Suggestions that may help keep you motivated.

  • Create a writing schedule that really works for you. If there’s a time you’re naturally more creative, like when you first get up or when everyone has gone to bed, then that’s when you should be writing.
  • Remove all distractions. Switch off your electronic devices.  Remember you are writing not socializing on facebook or twitter.  All it takes is one good distraction to make you lose your train of thought and that great idea you had a few minutes ago.
  • You need an accountability partner.  It could be your spouse or friend.  Share your writing dreams with them.  A real friend will support you in your venture.  We all need a cheerleader or two to keep us motivated and writing. Mine is my husband.  Every day he asks me how my writing is going.  That’s all I need to keep me moving forward.
  • Write! Write! Write! even if you don’t feel like it.
  • Remember the first draft is the first draft.  Give yourself permission to err. Don’t bog yourself down with editing.  Get it down then get it good.  Just make sure it’s great before you submit it.

I hope this post was helpful.

-Jan R.

Need Motivation To Write?

Are You Sure You Want To Write A Novel?/ Revised

Unknown3If all you want to do is write, go for it.  You don’t have to get permission or a license.  All you need is a pencil and paper or maybe a computer depending on how serious you take your endeavor.

Many professionals recommend that you start out small.  You could write an article for the local paper, a magazine, and even consider a blog. These avenues not only improve your writing skills but builds up the resume that you will need later when approaching an agent/publisher.

If you do want to write a novel, you should know it’s hard work. Those people who say, “Anybody can write a book, how hard can it be?” They’ve never written a novel and most definitely never had one published.

You have to research, outline, draft, and redraft, not to mention the countless revisions.  I have probably done a complete revision of my book 4-5 times.  I’ve lost count, to be honest, and these revisions don’t include the numerous times I’ve reworked scenes or random sentences that didn’t read well. Did I mention combing it for grammatical and structural errors? That’s a lot of fun, especially if you aren’t an English major.  I can’t count the number of times I’ve had to stop writing to google simple questions on grammar.

Another thing to keep in mind, your first novel probably won’t be a masterpiece. This is true of every writer of every first novel. That does include Nicholas Spark and J.K. Rowling. Keep in mind you are learning the craft as you write. You will need to understand how to work dialogue, pace your book, construct a plot that is plausible and cohesive, build tension, and create characters that your reader likes and can relate to. Experts say it takes about 10,000 hours of writing to prepare you to write a publishable novel.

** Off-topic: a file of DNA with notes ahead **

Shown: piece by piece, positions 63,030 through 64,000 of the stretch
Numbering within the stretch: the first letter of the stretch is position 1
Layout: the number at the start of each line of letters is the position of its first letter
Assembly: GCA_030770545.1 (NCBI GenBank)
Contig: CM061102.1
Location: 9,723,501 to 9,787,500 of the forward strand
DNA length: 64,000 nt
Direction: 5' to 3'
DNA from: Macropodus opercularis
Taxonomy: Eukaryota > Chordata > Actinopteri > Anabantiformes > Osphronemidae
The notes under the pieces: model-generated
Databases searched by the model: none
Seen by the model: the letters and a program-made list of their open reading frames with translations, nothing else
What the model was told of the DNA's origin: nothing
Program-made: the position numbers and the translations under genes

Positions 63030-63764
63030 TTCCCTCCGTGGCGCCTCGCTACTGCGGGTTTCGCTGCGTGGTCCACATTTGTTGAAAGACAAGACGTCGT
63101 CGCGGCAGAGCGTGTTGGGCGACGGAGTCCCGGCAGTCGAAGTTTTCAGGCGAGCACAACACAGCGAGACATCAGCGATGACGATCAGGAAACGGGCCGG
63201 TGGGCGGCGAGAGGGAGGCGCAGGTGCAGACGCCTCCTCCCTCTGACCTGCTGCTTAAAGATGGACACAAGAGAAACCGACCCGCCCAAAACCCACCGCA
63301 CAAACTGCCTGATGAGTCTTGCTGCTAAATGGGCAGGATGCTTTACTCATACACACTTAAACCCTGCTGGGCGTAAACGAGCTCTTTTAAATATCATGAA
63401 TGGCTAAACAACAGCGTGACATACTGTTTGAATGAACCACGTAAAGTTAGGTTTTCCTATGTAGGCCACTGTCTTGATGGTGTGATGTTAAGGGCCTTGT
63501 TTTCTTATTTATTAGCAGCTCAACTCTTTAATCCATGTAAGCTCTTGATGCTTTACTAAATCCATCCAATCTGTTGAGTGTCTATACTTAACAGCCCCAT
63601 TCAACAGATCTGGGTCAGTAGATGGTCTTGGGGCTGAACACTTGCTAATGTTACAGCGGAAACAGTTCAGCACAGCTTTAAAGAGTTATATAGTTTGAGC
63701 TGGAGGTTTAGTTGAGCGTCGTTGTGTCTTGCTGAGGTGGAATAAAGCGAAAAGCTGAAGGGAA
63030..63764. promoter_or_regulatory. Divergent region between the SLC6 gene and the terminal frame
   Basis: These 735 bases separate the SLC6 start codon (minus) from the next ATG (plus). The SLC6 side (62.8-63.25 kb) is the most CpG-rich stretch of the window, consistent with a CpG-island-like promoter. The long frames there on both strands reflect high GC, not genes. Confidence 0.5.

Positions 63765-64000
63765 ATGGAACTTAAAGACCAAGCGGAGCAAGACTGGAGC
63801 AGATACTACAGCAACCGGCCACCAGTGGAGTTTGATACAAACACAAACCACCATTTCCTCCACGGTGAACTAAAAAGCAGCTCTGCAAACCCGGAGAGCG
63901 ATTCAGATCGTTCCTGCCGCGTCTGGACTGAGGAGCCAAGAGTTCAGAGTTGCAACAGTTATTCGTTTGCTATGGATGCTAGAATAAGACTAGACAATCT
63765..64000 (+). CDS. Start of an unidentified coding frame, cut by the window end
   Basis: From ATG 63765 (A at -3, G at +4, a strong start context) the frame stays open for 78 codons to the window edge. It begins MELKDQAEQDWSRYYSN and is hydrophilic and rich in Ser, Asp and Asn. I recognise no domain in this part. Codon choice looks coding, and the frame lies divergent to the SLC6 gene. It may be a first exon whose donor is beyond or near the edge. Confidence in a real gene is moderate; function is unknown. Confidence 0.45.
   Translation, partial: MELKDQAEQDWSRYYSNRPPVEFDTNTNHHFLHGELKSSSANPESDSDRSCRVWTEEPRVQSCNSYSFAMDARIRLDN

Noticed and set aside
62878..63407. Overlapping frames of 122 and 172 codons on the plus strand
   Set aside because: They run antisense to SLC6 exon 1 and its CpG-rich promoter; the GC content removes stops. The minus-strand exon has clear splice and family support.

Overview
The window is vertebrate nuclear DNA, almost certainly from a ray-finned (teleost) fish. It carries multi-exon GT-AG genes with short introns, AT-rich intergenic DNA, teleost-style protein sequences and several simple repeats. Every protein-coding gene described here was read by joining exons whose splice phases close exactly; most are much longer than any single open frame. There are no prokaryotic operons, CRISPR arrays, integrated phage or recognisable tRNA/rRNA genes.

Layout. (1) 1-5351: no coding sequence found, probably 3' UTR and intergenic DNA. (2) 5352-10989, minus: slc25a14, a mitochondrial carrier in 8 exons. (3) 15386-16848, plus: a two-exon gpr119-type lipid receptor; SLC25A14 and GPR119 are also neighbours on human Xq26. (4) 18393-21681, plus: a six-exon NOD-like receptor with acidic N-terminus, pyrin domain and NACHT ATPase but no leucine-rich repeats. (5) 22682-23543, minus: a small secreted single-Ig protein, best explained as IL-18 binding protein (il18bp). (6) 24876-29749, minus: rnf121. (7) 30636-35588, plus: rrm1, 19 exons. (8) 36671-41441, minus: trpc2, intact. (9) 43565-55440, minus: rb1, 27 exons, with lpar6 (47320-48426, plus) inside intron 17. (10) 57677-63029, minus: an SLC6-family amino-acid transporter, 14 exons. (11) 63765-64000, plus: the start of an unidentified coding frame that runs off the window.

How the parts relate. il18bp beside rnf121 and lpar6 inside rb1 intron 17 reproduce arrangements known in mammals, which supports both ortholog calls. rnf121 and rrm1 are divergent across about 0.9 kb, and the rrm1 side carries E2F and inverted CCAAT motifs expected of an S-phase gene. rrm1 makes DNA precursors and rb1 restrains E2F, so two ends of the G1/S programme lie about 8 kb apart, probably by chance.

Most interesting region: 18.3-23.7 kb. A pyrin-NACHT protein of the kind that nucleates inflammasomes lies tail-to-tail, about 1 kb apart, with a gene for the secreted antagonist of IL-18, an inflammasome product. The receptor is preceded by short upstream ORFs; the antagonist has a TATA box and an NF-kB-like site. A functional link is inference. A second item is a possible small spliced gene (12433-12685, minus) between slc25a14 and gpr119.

I don’t mean to discourage anyone. I just want to make sure you know what you are getting in to.  Most books take 5-10 years to get published.  I’m on year 7 so maybe I’m approaching the finish line.  I sure hope so.

If this is what you want to do, improve your skills by reading and writing. Yes, you need to read. I would also recommend that you take classes, attend seminars, and join writing groups (Scribophile.com, WritersWrite.com).

You will get there. The biggy is DON’T GIVE UP!

-Jan R

Are You Sure You Want To Write A Novel?/ Revised

Stand Up To The Challenge

Cb3l1HoVAAEOgtTI’m a procrastinator. At least I am when it comes to writing. I know that sounds bad, and I know that it has held me up. I’ve been told by agents as well as published authors that the key to success is simple. Don’t give up!

We don’t start out thinking I’m going to give up. It festers and builds slowly in our psyche and often we don’t even realize it’s happening.  We begin to procrastinate. We lose interest, get tired, or become discouraged. Nothing seems to work. Allowing any of these feelings to take root, can all but terminate a work in progress.

We move on to another project thinking we need a break but never return. This may be a good idea in some instances, but a lot of times this break is used as an excuse, an escape if you will from our fear of failure.

I’m embarrassed at times to tell people how long I’ve worked on Always and Forever. Why has it taken so long? I’ve allowed myself to become discouraged. I have taken breaks – sometimes necessary, but other times to get away from a project that has become overwhelming to me.

I’m at the point where I have to decide what I’m going to do. We all have a limited amount of time. Am I going to waste mine procrastinating and running away from things I want to do but don’t because they appear to be too hard, or am I going to stand up to the challenge and face my nemesis head on?

My decision is to stand up. I hope yours will be too.

-Jan R

 

Stand Up To The Challenge

Perseverence-Revisited